From a method "correctness" point of view, the patch fixes the bug when scale=True, which is actually the default... But comparing with other scikit-learn classifiers, why should the scaling require handling at the core of the classifier/regressor here? Why not leave that to the user - using the StandardScaler/RobustScaler and other nice scikit-learn objects? This is actually the way I have been using this code, always with scaling = False.

Also, there is no strict necessity for the algorithm to be run with standardized data, in fact in my field (Metabolomics/Chemometrics), we use it with a varying range of scaling factors, including mean centring only.

Why not just remove the scaling from the object - maybe even make mean centering optional (so RobustScalers can be used before...) and keep the behaviour in a way that can be nicely used in an sklearn Pipeline, as with other sklearn objects?

Btw, I have compared this algorithm recently with other software (commercial and open source), and so far everything worked flawlessly ;) - but I always run scale=False and handle the scaling explicitly myself...

Let me know what is the status, maybe there is something I can help with.

What is the current status on this issue? I use these methods extensively, so I can help verifying.

A quick note though - lesteve's test will not fail if the PLSRegression object is called with scale=False.
pls = PLSRegression(n_components=5, scale=False)
From a method "correctness" point of view, the patch fixes the bug when scale=True, which is actually the default... But comparing with other scikit-learn classifiers, why should the scaling require handling at the core of the classifier/regressor here? Why not leave that to the user - using the StandardScaler/RobustScaler and other nice scikit-learn objects? This is actually the way I have been using this code, always with scaling = False.

Also, there is no strict necessity for the algorithm to be run with standardized data, in fact in my field (Metabolomics/Chemometrics), we use it with a varying range of scaling factors, including mean centring only.

Why not just remove the scaling from the object - maybe even make mean centering optional (so RobustScalers can be used before...) and keep the behaviour in a way that can be nicely used in an sklearn Pipeline, as with other sklearn objects?

Btw, I have compared this algorithm recently with other software (commercial and open source), and so far everything worked flawlessly ;) - but I always run scale=False and handle the scaling explicitly myself...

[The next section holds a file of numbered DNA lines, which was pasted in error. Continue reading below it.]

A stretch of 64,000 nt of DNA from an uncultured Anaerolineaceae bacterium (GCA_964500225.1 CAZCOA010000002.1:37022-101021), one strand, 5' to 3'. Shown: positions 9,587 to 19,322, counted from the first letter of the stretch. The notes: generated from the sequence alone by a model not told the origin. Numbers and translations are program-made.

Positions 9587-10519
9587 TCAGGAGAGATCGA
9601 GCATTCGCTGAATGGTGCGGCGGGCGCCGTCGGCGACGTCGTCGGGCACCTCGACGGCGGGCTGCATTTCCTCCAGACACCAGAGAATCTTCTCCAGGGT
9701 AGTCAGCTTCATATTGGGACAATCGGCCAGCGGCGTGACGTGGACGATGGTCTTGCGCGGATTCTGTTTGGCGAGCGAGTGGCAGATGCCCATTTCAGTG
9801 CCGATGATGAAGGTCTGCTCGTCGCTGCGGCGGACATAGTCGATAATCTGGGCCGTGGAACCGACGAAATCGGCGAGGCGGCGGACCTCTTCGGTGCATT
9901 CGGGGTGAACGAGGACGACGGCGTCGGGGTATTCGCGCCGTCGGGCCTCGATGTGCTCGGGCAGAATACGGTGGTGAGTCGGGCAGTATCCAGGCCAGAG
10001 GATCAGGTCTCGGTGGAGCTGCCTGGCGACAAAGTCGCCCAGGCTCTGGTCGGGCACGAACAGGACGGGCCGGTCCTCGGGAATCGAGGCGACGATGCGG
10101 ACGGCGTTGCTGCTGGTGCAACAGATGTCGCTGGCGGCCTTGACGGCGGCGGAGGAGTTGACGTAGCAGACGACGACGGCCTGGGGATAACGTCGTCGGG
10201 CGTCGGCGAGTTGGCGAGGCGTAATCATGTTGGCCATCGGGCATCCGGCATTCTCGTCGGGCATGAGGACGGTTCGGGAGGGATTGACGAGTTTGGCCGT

Let me know what is the status, maybe there is something I can help with.

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What is the current status on this issue? I use these methods extensively, so I can help verifying.

Help would be great I don't think anyone one on the development team is an expert of PLS or even uses it very regularly.

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lesteve commented Mar 21, 2017

What is the current status on this issue? I use these methods extensively, so I can help verifying.

Help would be great I don't think anyone one on the development team is an expert of PLS or even uses it very regularly.

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Gscorreia89 Mar 21, 2017

As it stands, I am of the opinion that this patch is correct, but from a more "strategic/big picture" point of view, I am of the opinion of just unequivocally split/remove scaling considerations from the algorithm/PLS object. I'm basing this on my experience with this code: it works fine, as long as I tell it to leave these things to me!

Also, is this not related to pull request #6077 ?
Shouldn't this be merged, to avoid duplication of effort and less confusion in the direction to go?
I am still wrapping my head around everything going on with pull issue #6077, and what and where in the code are things actually being modified.

Gscorreia89 commented Mar 21, 2017

As it stands, I am of the opinion that this patch is correct, but from a more "strategic/big picture" point of view, I am of the opinion of just unequivocally split/remove scaling considerations from the algorithm/PLS object. I'm basing this on my experience with this code: it works fine, as long as I tell it to leave these things to me!

Also, is this not related to pull request #6077 ?
Shouldn't this be merged, to avoid duplication of effort and less confusion in the direction to go?
I am still wrapping my head around everything going on with pull issue #6077, and what and where in the code are things actually being modified.